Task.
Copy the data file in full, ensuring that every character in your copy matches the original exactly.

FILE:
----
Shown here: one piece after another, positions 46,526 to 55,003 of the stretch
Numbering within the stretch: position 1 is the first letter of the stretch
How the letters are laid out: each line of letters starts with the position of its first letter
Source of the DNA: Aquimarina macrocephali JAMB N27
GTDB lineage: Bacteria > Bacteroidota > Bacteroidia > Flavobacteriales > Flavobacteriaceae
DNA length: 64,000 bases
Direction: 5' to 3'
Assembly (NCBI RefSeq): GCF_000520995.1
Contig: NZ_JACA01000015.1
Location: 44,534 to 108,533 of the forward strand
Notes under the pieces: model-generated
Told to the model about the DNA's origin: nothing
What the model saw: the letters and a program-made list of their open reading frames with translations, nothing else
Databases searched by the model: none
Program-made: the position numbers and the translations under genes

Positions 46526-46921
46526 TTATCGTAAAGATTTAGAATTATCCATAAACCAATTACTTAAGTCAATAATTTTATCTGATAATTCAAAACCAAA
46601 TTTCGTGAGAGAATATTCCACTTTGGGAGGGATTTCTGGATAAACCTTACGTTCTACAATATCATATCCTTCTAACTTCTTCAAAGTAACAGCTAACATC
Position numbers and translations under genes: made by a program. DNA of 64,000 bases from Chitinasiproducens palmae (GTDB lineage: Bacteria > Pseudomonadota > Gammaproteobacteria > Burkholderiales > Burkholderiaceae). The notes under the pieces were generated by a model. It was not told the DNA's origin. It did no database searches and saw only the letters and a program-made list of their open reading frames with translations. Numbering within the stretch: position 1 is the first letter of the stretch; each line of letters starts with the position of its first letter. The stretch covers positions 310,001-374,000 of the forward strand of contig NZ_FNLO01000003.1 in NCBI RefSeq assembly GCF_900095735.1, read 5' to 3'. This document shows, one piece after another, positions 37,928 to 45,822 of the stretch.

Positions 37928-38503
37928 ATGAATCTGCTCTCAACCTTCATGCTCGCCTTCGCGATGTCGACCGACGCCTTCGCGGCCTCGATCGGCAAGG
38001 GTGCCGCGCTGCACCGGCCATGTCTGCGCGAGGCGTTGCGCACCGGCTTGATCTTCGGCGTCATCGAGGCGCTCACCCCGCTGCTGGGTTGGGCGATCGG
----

Shown here: one piece after another, positions 46,526 to 55,003 of the stretch
Numbering within the stretch: position 1 is the first letter of the stretch
How the letters are laid out: each line of letters starts with the position of its first letter
Source of the DNA: Aquimarina macrocephali JAMB N27
GTDB lineage: Bacteria > Bacteroidota > Bacteroidia > Flavobacteriales > Flavobacteriaceae
DNA length: 64,000 bases
Direction: 5' to 3'
Assembly (NCBI RefSeq): GCF_000520995.1
Contig: NZ_JACA01000015.1
Location: 44,534 to 108,533 of the forward strand
Notes under the pieces: model-generated
Told to the model about the DNA's origin: nothing
What the model saw: the letters and a program-made list of their open reading frames with translations, nothing else
Databases searched by the model: none
Program-made: the position numbers and the translations under genes

Positions 46526-46921
46526 TTATCGTAAAGATTTAGAATTATCCATAAACCAATTACTTAAGTCAATAATTTTATCTGATAATTCAAAACCAAA
46601 TTTCGTGAGAGAATATTCCACTTTGGGAGGGATTTCTGGATAAACCTTACGTTCTACAATATCATATCCTTCTAACTTCTTCAAAGTAACAGCTAACATC
Position numbers and translations under genes: made by a program. DNA of 64,000 bases from Chitinasiproducens palmae (GTDB lineage: Bacteria > Pseudomonadota > Gammaproteobacteria > Burkholderiales > Burkholderiaceae). The notes under the pieces were generated by a model. It was not told the DNA's origin. It did no database searches and saw only the letters and a program-made list of their open reading frames with translations. Numbering within the stretch: position 1 is the first letter of the stretch; each line of letters starts with the position of its first letter. The stretch covers positions 310,001-374,000 of the forward strand of contig NZ_FNLO01000003.1 in NCBI RefSeq assembly GCF_900095735.1, read 5' to 3'. This document shows, one piece after another, positions 37,928 to 45,822 of the stretch.

Positions 37928-38503
37928 ATGAATCTGCTCTCAACCTTCATGCTCGCCTTCGCGATGTCGACCGACGCCTTCGCGGCCTCGATCGGCAAGG
38001 GTGCCGCGCTGCACCGGCCATGTCTGCGCGAGGCGTTGCGCACCGGCTTGATCTTCGGCGTCATCGAGGCGCTCACCCCGCTGCTGGGTTGGGCGATCGG